Walking the Land by Leslie Pearson
We stood in anticipation as gale force winds lashed across the eerily beautiful granite peaks of the You Yangs mountain range, which rise dramatically from the surrounding volcanic plains between Melbourne and Geelong in Australia. The weather, no matter the severity, would not stop the epic adventure that was to take place over the course of the next two days.
A hush fell over the crowd as a deep drone growled from a didgeridoo, signifying that the Wadawurrung smoking ceremony had begun. With ochre painted faces, the indigenous aboriginals sang and danced in a cloud of smoking eucalyptus leavesto mark the start of Mountain to Mouth, an extreme two-day spiritual pilgrimage, which traced the songlines — or history — of the Wadawurrung people in the region.
Art was a central theme in Mountain to Mouth, a multi-award winning biennial journey of discovery. My reason for being a part of this extraordinary event was in the creation of Canoe, Mountain to Mouth’s lead ephemeral processional sculpture. M to M started in 2009 with a desire to connect people to each other and to the land through the arts.
I was beyond excited to receive such a prestigious commission, especially since I had never been to Australia. The coastal town of Ocean Grove, where my husband and I stayed, was beautiful. Every morning we walked the beach, collecting shells then I would head to the art studio to work with artist Kerrie Bedson. Kerrie and I found each other two years ago through Facebook, but hadn’t met in person until we were selected to collaborate on the M to M project.
We sourced natural materials such as bamboo, cane, handmade paper, and fabric to create our sculpture, which was to be an artistic expression of a canoe. The most interesting material we used was hog intestines. I have been using gut in my work for several years and it was the perfect addition to Canoe because of its translucency; it allowed for the illusion of weightlessness.
Although we had a pretty good notion of what we wanted Canoe to look like, we worked intuitively, responding to the capabilities of our chosen materials. Using softened cane, we created undulating lines to represent the waves of the ocean. Near the bottom of the structure we wove in large pieces of leathery bull kelp, which dried and shrank into place.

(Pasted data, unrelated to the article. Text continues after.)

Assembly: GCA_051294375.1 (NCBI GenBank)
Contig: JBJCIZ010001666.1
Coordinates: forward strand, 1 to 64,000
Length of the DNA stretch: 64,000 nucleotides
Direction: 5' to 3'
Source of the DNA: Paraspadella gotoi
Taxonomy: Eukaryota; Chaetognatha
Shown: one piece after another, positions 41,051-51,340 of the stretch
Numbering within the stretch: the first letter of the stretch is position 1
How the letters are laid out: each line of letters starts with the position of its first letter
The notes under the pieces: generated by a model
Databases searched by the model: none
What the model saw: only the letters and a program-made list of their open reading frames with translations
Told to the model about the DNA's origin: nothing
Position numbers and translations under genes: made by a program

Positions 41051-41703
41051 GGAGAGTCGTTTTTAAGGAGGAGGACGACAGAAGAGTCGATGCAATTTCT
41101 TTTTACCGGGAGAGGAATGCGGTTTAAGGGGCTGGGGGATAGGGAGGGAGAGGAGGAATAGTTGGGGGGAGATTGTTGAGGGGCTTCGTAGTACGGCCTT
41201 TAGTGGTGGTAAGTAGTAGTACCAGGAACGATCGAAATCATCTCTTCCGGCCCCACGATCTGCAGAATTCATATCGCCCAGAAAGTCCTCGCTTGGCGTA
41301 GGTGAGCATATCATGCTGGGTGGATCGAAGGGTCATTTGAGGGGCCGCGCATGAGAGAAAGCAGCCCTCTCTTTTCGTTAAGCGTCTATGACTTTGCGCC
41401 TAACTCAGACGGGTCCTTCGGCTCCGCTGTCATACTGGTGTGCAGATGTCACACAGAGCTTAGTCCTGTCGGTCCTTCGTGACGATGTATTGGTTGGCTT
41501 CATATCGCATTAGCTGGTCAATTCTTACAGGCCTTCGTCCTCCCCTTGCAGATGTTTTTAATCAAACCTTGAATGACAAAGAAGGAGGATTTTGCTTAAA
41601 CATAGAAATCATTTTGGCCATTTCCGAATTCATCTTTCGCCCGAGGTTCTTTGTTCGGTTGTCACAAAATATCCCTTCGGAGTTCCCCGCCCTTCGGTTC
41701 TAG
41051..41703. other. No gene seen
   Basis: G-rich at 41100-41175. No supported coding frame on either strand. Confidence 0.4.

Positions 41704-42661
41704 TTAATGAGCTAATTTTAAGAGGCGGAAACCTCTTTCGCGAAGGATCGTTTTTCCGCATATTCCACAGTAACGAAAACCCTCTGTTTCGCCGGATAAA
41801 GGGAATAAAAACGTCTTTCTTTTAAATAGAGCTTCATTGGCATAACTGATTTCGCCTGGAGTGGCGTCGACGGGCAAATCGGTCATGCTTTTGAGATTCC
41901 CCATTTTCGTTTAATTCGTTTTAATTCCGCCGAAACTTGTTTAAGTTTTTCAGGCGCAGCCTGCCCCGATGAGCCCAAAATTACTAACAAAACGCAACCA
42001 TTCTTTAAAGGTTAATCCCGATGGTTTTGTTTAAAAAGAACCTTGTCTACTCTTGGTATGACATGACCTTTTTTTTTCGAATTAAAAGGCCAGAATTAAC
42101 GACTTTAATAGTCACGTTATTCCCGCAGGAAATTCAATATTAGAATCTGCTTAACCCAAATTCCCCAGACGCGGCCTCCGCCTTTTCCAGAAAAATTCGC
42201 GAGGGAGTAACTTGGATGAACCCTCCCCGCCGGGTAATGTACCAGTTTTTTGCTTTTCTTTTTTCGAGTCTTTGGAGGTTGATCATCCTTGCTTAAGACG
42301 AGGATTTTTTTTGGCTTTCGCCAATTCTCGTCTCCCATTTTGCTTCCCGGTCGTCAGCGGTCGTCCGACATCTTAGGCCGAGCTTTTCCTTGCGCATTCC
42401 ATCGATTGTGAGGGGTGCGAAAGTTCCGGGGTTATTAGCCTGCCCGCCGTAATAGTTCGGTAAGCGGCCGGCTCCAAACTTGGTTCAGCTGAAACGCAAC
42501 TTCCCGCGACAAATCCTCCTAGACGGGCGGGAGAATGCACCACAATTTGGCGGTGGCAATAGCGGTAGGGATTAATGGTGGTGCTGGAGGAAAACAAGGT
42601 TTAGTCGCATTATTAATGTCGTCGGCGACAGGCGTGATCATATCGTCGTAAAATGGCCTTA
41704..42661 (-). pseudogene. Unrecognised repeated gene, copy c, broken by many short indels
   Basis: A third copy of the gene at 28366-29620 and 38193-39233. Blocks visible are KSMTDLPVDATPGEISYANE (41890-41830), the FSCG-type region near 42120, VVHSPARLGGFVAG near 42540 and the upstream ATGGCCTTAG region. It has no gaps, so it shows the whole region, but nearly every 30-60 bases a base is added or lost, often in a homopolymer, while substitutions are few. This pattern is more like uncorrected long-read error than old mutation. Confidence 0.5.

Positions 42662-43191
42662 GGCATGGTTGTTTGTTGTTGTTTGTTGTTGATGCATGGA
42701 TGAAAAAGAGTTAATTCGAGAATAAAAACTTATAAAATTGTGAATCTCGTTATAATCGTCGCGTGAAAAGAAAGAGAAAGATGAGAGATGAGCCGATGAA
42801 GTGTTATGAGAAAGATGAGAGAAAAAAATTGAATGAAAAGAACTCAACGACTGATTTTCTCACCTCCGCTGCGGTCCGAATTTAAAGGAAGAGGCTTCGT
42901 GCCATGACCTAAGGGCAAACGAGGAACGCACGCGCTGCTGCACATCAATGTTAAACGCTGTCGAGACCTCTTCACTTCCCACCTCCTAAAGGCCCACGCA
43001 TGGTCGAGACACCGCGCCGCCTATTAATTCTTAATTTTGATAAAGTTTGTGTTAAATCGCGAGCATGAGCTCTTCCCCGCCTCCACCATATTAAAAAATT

Images of indigenous mammals were incorporated as a reminder that both animals and humans are dependent on the land for survival.
Luckily the skies soon cleared because for two days Canoe was carried on foot by alternating groups for 50 miles beginning at the You Yangs mountain range, crossing Geelong’s industrial heartland, passing through rolling Bellarine farmland, and along ocean beaches. The route was punctuated with tree plantings and edgy artworks commissioned for M to M, bringing people together through shared experiences of extreme arts that celebrated the land.
The last ceremony, Gathering of the Elements, marked the completion of the pilgrimage and was a meditation upon that which heals us. In a ceremony of song, dance and fire, Canoe was laden with fresh cut rosemary and hundreds of Clooties, pieces of cloth with prayers for healing written
by participants of M to M. It was then set ablaze and sent out to sea from the mouth of the Barwon River.
What struck me the most was the community participation. At one point along the walk, I looked over my shoulder and saw so many people that I almost cried. Each one with their own reasons for being a part of M to M. The different groups who carried Canoe did it with such pride. It was moving and emotionally overwhelming to walk beside the residents of the region and hear their individual stories; each of us taking step after step while portaging Canoe through incredible vistas. We talked, we laughed, we cringed together as our blistered feet started to bark. Personally, I was in awe of God’s glorious creation all around me – I could see Him in every blade of grass and in every smiling face.
Many people along the way asked me how I felt about Canoe being burned in the end. It was liberating and freeing to make something beautiful that would be offered up as a sacrifice. When I saw how many prayers for healing went into Canoe before it was set on fire, it reminded me of how everyone in America came together in unity after 9/11. A nation holding on to hope and in prayer, asking for healing. In our slow walk of contemplation, we honored our connections with earth and with each other.
Leslie Pearson is an award-winning multimedia artist, community arts advocate, and educator living in Fayetteville, North Carolina, USA. She is also the owner of Fayetteville Pie Company, a restaurant serving savory and sweet pies. Pearson is actively involved in the community of Fayetteville by serving on the Board of Trustees at the Arts Council. She also serves on the Board of Directors for the Surface Design Association. As an artist, Pearson utilizes many fiber based materials, processes and techniques to create sculptures, installations, encaustic paintings, and handmade books in which she explores themes of memory and identity. Examples of her work can be seen on her website: www.lesliekpearson.com.
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